So how do we participate in this love relationship with God? How do you with any relationship. You cherish the other person in that relationship. Some of the ways you do is find out what they like and then you do all you can to do this for them or give it to them i.e. you seek to discover everything you can about them and how you can best carry out their wishes and show them how much you value and love them. In so doing you are saying (by action, not just words) they are important to you. You value them. The greater your effort to do this the greater the evidence of your value/love of them and the relationship you have together. 

This is just as true (maybe more so) with God as in any relationship. 

Joh 14:15  "If you love me, you will keep my commandments. 

For a further discussion on love being something other then just feelings click here

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1Because we fail to carry out this primary design of loving and honor God according to the greatness of his worth, we also fail to carry out our secondary design to love our neighbor as we love ourselves.

not to suggest Christ's obedience was robotic, automatic or without real challenge as demonstrated in his wilderness temptation, the garden of Gethsemane and cry to his Father on the cross of feeling abandoned.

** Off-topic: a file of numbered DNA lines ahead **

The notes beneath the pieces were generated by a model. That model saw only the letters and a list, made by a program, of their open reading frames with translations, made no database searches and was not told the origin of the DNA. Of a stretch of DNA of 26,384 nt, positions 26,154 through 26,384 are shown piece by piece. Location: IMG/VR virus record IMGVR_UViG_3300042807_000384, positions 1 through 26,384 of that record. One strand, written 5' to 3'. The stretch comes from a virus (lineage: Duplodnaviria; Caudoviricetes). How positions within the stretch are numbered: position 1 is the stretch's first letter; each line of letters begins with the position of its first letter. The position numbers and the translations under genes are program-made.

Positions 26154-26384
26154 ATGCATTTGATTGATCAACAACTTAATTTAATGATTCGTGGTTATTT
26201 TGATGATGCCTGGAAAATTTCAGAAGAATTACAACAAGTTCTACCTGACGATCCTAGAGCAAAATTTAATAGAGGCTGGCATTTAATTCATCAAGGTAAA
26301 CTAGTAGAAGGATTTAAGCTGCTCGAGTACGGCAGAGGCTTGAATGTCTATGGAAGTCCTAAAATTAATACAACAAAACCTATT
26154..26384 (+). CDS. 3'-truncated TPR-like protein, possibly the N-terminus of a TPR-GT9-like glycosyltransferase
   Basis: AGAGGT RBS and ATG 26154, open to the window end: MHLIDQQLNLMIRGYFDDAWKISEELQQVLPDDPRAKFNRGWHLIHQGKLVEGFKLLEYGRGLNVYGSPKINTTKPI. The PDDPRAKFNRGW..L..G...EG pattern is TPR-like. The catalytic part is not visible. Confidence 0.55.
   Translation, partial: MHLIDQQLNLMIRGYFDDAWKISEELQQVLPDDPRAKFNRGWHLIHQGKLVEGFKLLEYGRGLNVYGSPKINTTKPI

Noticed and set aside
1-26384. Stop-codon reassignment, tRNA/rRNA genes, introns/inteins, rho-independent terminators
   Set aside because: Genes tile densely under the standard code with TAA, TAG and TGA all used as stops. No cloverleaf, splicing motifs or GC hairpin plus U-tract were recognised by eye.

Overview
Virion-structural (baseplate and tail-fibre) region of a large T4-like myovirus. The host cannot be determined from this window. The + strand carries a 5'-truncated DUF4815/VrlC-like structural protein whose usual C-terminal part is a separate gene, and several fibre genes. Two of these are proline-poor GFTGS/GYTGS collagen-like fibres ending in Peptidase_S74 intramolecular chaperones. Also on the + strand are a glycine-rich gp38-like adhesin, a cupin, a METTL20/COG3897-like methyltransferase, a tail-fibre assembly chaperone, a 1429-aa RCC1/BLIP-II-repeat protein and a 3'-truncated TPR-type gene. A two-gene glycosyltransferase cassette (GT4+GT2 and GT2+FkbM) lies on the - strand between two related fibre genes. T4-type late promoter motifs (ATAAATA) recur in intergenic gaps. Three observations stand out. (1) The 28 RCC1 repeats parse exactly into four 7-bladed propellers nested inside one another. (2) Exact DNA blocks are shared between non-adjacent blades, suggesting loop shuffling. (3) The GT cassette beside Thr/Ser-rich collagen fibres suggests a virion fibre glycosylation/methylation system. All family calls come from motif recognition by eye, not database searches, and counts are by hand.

Saturday, September 30, 2017

Knowing good and evil

Gen 2:17  but from the tree of the knowledge of goodH2896b and evilH7451b you shall not eat, for in the day that you eat from it you will surely die."

What exactly is "the knowledge of good and evil." Whatever it is, it was not something Adam and Eve originally possessed or experienced.

Possibly an analogy would be helpful.

Just as loving [1]parents bring a child into the world and nurture it, so did God with Adam and Eve. Just like a child has no concept of what it's like to no longer have parents caring for them, Adam and Eve had no concept of what it would be like to no longer be willfully connected to God and under his care and direction. 

The all too common rebellion and [2]pulling away of adolescents from their parents is not unlike what Adam and Eve did in the garden. They rebelled from dependence and trust in God and decided they could to be like God and be their own god i.e. they believed they knew what was better for themselves than God did.

As a child develops and matures, it often begins to take for [3]granted the care of his or her parents, believing they can do a better job of caring for themselves; so it was with Adam and Eve regarding God.

Yet, the reality is, if we have truly loving, wise and caring parents, they always know us in a way we don't know ourselves and in that sense they know us better then we know ourselves. 

They also always have something we want or need. If nothing else, their love and desire for our best. It is simply expressed in a different way as we get older but is always there nevertheless. 

Plus, we will always be their child and they will always be the cause (humanly speaking) of our existence and always desire and seek our best.The story of the prodigal son comes to mind. No matter how rebellious his son was, the love of his father never waned. The father looked for his son's return even after and in his rebellion.